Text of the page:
Current thinking about a second-generation U.S. maglev technology suggests that it would use many small magplanes, skip-stop service to off-line and way-off-line stations, and very frequent service. This means that the design of its access facilities can be radically different from European practice and conventional thinking among U.S. practitioners. In short, a high-speed maglev system that uses small magplanes to serve many stations would provide access times far superior to those provided by conventional airports, whose difficult access problems are likely to grow worse.

This might make an SMS competitive with air travel because its ground access and terminal times might (conservatively) be less than half those of congested airports. Access time savings could, in some cases, make door-to-door travel times equal to or less than those provided by the airlines. Moreover, if the maglev system had high reliability and delays were virtually nonexistent, further time savings over air travel could be realized. If the maglev fare were equal to or less than air fare and all other factors were comparable, SMS passenger volumes might be significantly higher than those currently forecast for conventional high-speed, long-train systems that provide only a few stations.

The system benefits derived from these SMS attributes are significant and should encourage those who hope to develop and deploy such systems. However, two major adverse effects could occur. A successful maglev system could divert many more persons from the air travel sector than is now thought to be likely (16), and the airlines might oppose the deployment of an, SMS. Or they might decide to participate in the financing, ownership, and operation of the SMS. Companies, like Boeing, that manufacture aircraft could decide to manufacture magplanes, making use of their extensive aircraft fuselage design and manufacturing knowledge and experience.

The larger implications derived in this paper indicate the need to broaden the scope of future maglev studies. A systems analysis approach that includes system access as a major variable is needed to make any maglev system investment proposals credible. Before any maglev system can be justified, its proper role in relation to existing and expected intercity travel options must be defined. Our governments should not allow a "stand-alone" maglev system to be built. Analyses of future intercity options should also include tiltrotor-type aircraft and their associated vertiports as a possible competitive intercity mode (17). A high priority should be given to finding ways to integrate vertiports, urban rail transit, maglev systems, and connecting ground modes in the form of intermodal stations.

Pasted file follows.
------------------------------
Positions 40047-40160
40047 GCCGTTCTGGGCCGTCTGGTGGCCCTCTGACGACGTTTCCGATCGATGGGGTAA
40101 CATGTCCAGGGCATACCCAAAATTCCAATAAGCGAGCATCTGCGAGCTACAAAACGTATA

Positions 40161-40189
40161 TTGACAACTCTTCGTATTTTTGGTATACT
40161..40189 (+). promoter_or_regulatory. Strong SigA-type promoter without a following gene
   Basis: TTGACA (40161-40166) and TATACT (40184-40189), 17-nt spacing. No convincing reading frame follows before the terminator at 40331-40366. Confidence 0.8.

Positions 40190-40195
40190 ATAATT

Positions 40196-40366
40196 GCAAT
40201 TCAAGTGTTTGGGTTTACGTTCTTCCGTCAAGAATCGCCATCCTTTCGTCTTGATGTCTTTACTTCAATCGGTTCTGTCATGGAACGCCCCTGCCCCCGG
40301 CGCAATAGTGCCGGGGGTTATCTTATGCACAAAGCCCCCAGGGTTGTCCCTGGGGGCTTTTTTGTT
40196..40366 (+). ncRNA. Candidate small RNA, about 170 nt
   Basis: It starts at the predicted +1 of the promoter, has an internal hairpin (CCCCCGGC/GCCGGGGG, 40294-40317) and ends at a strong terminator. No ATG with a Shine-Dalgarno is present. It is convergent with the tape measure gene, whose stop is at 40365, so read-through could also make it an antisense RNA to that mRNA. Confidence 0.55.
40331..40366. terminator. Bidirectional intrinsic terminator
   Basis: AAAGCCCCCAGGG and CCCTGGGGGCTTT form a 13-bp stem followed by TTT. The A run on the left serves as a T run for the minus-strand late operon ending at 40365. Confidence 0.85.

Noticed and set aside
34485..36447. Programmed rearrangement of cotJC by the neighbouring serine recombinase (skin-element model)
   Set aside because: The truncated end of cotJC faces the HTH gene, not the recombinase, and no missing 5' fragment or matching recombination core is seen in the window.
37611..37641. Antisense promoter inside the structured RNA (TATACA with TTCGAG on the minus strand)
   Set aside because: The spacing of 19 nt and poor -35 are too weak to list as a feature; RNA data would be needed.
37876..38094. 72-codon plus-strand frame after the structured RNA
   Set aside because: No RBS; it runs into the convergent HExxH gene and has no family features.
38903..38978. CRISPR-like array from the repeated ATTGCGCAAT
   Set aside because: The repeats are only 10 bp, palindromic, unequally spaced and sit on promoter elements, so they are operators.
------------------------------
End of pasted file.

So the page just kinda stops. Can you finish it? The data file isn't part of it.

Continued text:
1. Special Report 223: In Pursuit of Speed: New Options for Intercity Passenger Transport. TRB, National Research Council, Washington, D.C., 1991.

2. Benefits of Magnetically Levitated High-Speed Transportation for the United States. Volume 2-Technical Report. U.S. Senate Committee on Environment and Public Works, 1992.

3. New York State Technical and Economic Maglev Evaluation: Final Report. Energy Authority Report 91-5. New York State Energy Research and Development Authority, 1991.

4. W. Streeter. The French Train a Grande Vitesse: Focusing on the TGV-Atlantique. Working Paper 558. Institute of Urban and Regional Development, University of California at Berkeley, Berkeley, 1992.

5. J. B. Schneider. Selecting and Evaluating the Number and Locations of Stations for an Intercity High Speed Ground Transportation Corridor in the U.S. Transportation Quarterly, 47:2, April, 1993, pp 221-245.

6. J. G. Allen. Public-Private Joint Development at Rapid Transit Stations. Transportation Quarterly, Vol. 40, No. 3, 1986, pp. 317331.

7. R. Cervero, P. Hall, and J. Landis. Transit Joint Development in the United States. Institute of Urban and Regional Development, University of California, Berkeley, 1991.

8. B. Sands. The Development Effects of High-Speed Rail Stations and Implications for California. Department of City and Regional Planning, University of California at Berkeley, Berkeley, 1992.

9. E. J. Boldin.~Taiwan HSR Joint Development Methodology: A Case Study. Presented at the 71st Annual Meeting of the Transportation Research Board, Washington, D.C., 1992.

10. A. Bonnafous. The Regional Impact of the TGV. Transportation, Vol. 14, No. 2, 1987, pp. 127-137.

11. M. Houee. The Relations Between High Speed Trains and the Organization of Regional Transport Services. Journal of Advanced Transportation, Vol. 20, No. 2, 1986, pp. 107-132.

12. D. L. Roth. The TGV System: A Technical, Commercial, Financial and Socio-Economic Renaissance of the Rail Mode. Department of Systems, University of Pennsylvania, Philadelphia, 1990.

13. D. Kelbaugh (ed.). The Pedestrian Pocket: A New Suburban Design Strategy. Princeton Architectural Press, New York, 1989.

14. W. Hart. The Airport Passenger Terminal. Wiley-Interscience, New York, 1985.

15. P. Thompson et al. Civil Tiltrotor Missions and Applications, Phase II: The Commercial Passenger Market, Final Summary Report. NASA Report CR 177526. NASA and FAA, 1991.

16. K. Buckeye. Implications of High Speed Rail Alternatives on Air Traffic in the Minneapolis-St. Paul to Madison, Milwaukee and Chicago Corridor. Presented at the 71st Annual Meeting of the Transportation Research Board, Washington, D.C., 1992.

17. New Ways: Tiltrotor Aircraft and Magnetically Levitated Vehicles. OTA-SET-507. Office of Technology Assessment,
 U.S. Congress, 1991.

 Additional detail on this general topic is available in an extensive NMI Report entitled Selecting and Evaluating the Number and Location of Stations  for an Intercity High Speed Transportation Corridor in the U.S.

Also, see the Maglev2004 conference paper that describes the technical attributes of the Magplane technology in more detail.





Publication of this paper in the Transportation Research Record was sponsored by TRB Committee on Guided Intercity Passenger Transportation.

Last modified: March 01, 2006